CFP2: Autonomous Agent Learning

The submission site is still open.
Autonomous Agent Learning Special Session for the 2011 IEEE Congress on Evolutionary Computation
(CEC 2011) http://www.cec2011.org /
An autonomous agent has a self-sufficient control program that allows it to operate in its environment. A pre-programmed controller, although it may yield the desired results, is laborious to develop and does not provide a means for adaptations necessitated by changes in agent capability or the environment. Learning control through some form of evolutionary computation can save development time and allow the same control system to adapt to different environments, and in some cases, adapt to changes in the agents capabilities and environment.
Two areas where autonomous agents are of significant importance are in robotics and interactive video games. Autonomous robots are used for tasks that are too dangerous or impractical for humans to perform. These include exploration in dangerous or remote locations, intelligence gathering, and office or domestic assistance. Agents in interactive video games are used to provide additional players (team members or opponents) to interact with human players. Many of these games are used purely for entertainment, but include games used for training. In either case, having competitive, human like autonomous agents in a game increases the realism and entertainment value. In both autonomous robots and interactive video game agents, learning systems can be significant aspects of their development and enhancement.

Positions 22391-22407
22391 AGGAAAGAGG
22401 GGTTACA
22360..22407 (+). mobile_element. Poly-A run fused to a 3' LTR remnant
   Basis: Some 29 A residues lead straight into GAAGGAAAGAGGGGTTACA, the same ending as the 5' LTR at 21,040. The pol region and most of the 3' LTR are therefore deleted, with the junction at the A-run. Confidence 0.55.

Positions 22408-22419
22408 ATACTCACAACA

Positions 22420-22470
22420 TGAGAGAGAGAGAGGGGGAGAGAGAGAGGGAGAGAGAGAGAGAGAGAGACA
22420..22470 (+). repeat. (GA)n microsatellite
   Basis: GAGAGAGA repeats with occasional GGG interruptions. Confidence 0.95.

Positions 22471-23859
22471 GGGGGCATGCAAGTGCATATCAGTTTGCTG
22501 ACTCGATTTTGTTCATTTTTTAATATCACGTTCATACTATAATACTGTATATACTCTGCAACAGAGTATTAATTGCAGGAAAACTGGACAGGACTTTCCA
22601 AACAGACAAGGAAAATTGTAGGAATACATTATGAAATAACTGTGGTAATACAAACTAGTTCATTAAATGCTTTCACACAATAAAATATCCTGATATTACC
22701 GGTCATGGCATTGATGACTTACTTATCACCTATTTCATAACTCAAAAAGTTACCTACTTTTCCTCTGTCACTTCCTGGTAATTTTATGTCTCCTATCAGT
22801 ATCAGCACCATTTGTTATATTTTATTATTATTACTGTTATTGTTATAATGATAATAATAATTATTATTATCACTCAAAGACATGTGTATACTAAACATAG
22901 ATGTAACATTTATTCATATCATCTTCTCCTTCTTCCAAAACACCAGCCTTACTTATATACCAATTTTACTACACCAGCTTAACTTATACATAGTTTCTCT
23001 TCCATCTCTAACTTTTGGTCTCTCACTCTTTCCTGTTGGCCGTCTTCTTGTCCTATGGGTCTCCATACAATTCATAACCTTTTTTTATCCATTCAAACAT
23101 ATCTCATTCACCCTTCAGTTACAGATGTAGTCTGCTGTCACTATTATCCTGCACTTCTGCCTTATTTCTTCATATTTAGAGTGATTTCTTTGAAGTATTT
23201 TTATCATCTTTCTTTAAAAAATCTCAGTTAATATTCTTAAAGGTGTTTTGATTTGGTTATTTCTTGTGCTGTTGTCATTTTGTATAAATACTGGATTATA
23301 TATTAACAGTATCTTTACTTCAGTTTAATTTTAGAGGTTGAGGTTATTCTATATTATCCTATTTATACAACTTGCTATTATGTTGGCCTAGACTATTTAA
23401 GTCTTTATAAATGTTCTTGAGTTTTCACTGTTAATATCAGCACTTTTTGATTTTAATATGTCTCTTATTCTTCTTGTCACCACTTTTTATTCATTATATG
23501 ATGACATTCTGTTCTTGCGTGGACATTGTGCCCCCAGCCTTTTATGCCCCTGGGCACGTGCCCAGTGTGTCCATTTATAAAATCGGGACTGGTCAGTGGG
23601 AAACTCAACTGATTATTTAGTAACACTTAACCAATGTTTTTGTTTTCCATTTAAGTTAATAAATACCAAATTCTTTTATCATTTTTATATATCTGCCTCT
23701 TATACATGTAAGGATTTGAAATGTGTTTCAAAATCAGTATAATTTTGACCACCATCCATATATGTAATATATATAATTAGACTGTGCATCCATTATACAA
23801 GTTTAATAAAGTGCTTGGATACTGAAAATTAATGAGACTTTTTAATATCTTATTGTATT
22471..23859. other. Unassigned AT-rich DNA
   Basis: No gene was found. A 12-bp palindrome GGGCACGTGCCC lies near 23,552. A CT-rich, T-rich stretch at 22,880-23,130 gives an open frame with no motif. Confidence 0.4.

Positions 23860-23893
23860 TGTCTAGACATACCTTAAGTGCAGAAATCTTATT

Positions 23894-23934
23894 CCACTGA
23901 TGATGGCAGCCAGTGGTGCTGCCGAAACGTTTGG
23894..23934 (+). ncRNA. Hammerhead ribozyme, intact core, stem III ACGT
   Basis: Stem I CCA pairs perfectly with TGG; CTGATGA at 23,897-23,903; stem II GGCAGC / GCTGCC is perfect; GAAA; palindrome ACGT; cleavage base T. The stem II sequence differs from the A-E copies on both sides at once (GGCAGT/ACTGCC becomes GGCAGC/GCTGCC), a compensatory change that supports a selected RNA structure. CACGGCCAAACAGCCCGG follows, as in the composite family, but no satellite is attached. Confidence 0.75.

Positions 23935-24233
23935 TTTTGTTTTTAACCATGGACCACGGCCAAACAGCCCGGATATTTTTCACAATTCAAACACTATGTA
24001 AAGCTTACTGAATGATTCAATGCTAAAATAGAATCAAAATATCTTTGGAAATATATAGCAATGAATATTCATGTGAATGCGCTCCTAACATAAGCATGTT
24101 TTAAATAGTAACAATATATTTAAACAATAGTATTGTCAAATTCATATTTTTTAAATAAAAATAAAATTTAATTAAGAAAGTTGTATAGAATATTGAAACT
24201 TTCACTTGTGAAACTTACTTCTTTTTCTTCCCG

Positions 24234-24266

This special session aims to discuss autonomous agent learning systems with the primary emphasis on the use of evolutionary computation or reinforcement learning to learn control programs for autonomous robots and interactive video game agents. Topics for contributions include, but may not be limited to the use of reinforcement learning or the varying forms of evolutionary computation to learn controllers for robots, simulations of robots, interactive video game agents, teams of agents, and predator/prey agents.
Special session organizers: Gary Parker, Connecticut College, USA ( snipped-for-privacy@conncoll.edu) Hisashi Handa, Okayama University, Japan ( snipped-for-privacy@sdc.it.okayama- u.ac.jp) Lee Graham, Connecticut College, USA ( snipped-for-privacy@conncoll.edu)
The submission site is still open: http://www.cec2011.org/submission.htm Email any of the organizers if you have any questions.
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